RECYCLING Sunflower Diversified Recycling 5523 10th St., Great Bend 620-793-5800 U.S. POST OFFICE 2002 Main, 620-923-4699 MEDICAL CARE The University of Kansas Health System 514 Cleveland St., Great Bend 620-792-8833

In 2018, Albert artist Daniel Branham was picked by the Kansas Governor’s One Shot Turkey Hunt to be the official artist of that year’s event. This great honor has only been bestowed on two other Kansas artists since the hunt’s inception in 1986. Self taught, Branham’s work has been displayed in notable venues throughout Kansas, including the Deines Cultural Center in Russell and the Carnegie Center for the Arts in Dodge City. Keep an eye out for his work at area art walks, and auctions for organizations including Pheasants Forever, Ducks Unlimited and the Public Broadcasting Service. In the 1960s, Kansas began restructuring its education system, and many school district consolidations followed. Eventually, Albert consolidated with the nearby USD 403 Otis-Bison, where students from Albert, Otis, Bison, Olmitz and Timken attend school together. A 1A school in the Kansas State High School Athletic Association, the girls’ basketball team placed second in the Central Prairie League, behind Central Plains which boasts a winning streak of 111 games in a row as of the end of the 2019 season. The Otis-Bison 8-man football team made it to state playoffs in 2018.

ANIMAL CONTROL Golden Belt Humane Society, 620-792-4297 PARK Pivonka Park on Main Street ZIP CODE 67511


Beaver - Odin

Barton County Source

91

Beaver has unique bank history When a handful of northern Barton County businessmen got wind that the Santa Fe Railroad was going to build a branch line from Little River to Galatia in order to capture the business of transporting wheat, they saw opportunity. By chartering a town strategically on the line, the steady transportation could ensure success for businesses hoping to serve those living near the stop. They laid out the townsite of Beaver and took plow to sod to stake out 16 city blocks, and eight city streets, First through Fourth Avenues crossed by Oak, Elm, Main, Ash and Vine streets. Banker Calvin Peister of Redwing, a small town eight miles to the south, was the first to load his small bank building onto a rig and move it to Beaver. So began the Farmers National Bank of Beaver. A second bank, the Farmers State Bank, was established inside the Hitschmann store building later that year. By the time the Santa Fe Railroad made its first stop into

Beaver, the town was already up and running, ready to welcome passengers and receive freight. A little over a decade later, the two banks merged, and all seemed to be going well. Then, the Feb. 24, 1930 edition of The Great Bend Tribune reported,“Farmers State Bank of Beaver Robbed of $1,272 by Two Men.” “Two unmasked men robbed the Farmers State Bank at Beaver, in the northeastern part of Barton County, shortly after 1 o’clock this afternoon and escaped with $1,272.11 in currency and silver.” The bank examiner, L.H. Smith, and cashier, I. Forney, were the only two people in the bank at the time. The two were held at gunpoint and ordered to keep quiet if they wanted to escape unhurt. About that time, the bank president, John Stoskopf, entered the bank, and was ordered to do the same. “One of the bandits compelled Forney to go to the vault and hand out all available cash. While he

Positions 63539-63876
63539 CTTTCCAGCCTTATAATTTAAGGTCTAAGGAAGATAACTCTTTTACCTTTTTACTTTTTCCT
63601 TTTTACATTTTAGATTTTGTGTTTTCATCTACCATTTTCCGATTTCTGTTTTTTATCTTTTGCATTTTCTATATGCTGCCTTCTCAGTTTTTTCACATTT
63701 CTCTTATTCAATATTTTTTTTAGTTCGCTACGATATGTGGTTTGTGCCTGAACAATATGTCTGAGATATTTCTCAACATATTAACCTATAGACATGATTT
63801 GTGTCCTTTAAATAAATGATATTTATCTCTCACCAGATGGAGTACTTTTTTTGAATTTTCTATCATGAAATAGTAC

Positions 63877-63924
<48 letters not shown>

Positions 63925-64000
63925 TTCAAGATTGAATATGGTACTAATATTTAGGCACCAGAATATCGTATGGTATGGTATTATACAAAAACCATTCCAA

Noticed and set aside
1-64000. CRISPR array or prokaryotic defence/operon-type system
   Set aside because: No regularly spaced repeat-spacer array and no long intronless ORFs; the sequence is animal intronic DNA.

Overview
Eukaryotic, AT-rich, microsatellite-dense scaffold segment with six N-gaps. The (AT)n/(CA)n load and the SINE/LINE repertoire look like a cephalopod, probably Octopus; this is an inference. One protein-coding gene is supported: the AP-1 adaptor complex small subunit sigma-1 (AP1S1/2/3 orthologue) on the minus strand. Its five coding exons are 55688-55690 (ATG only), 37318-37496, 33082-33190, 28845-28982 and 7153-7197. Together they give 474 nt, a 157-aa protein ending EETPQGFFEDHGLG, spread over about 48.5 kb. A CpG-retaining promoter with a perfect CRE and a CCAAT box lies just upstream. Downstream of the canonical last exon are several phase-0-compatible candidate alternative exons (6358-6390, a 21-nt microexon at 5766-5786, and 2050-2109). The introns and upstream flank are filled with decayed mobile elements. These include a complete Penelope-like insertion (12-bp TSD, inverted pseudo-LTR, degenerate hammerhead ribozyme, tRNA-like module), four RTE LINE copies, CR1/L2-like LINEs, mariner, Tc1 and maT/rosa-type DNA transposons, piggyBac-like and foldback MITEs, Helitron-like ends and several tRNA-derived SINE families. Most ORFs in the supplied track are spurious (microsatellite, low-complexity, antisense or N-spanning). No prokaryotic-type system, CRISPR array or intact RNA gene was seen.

was detained there the remaining bandit marched Smith and Stoskopf to the vault. All three men were locked inside. Then the two bandits scooped all the cash in sight on the counters and escaped, driving a black model A Ford coupe in a southerly direction.” Luckily, the cashier had prepared himself for the robbery and was able to free the three men quickly. “The robbers apparently are not familiar with bank vaults for they neglected to throw the catch which would have locked the door when it was closed on Smith, Stoskopf and Forney.” People on the street were able to get the first two numbers of the robbers’ license plate, and determined they were from Lincoln County. It was also discovered that one or more of the tires on all vehicles on the street outside the bank were flattened, presumably by the bandits. A private detective from the Burns Detective Agency was hired

by the bank to work with the county sheriff to find the bandits. They were successful, and it was reported in the March 6, 1930 edition of the Tribune, “Suspects are held in Beaver Robbery; Three questioned on Robbery of Maize State Bank involved in Beaver Bank Holdup.” The Farmer’s National Bank was still going strong 43 years later when a history of Barton County was published, noting that in May of 1919, the bank had $76,531.46 in assets, and by 1973, the assets had grown to $3,450,870.00. It served 800 customers and had loans in the amount of $1.4 million on the books. Beaver has declined since the 1970’s, with a population hovering around 30 today. The post office there officially closed the day after Christmas in 1992. The bank closed years ago, and the remaining businesses are agriculture related, except for the town’s one restaurant, which recently underwent a change in ownership.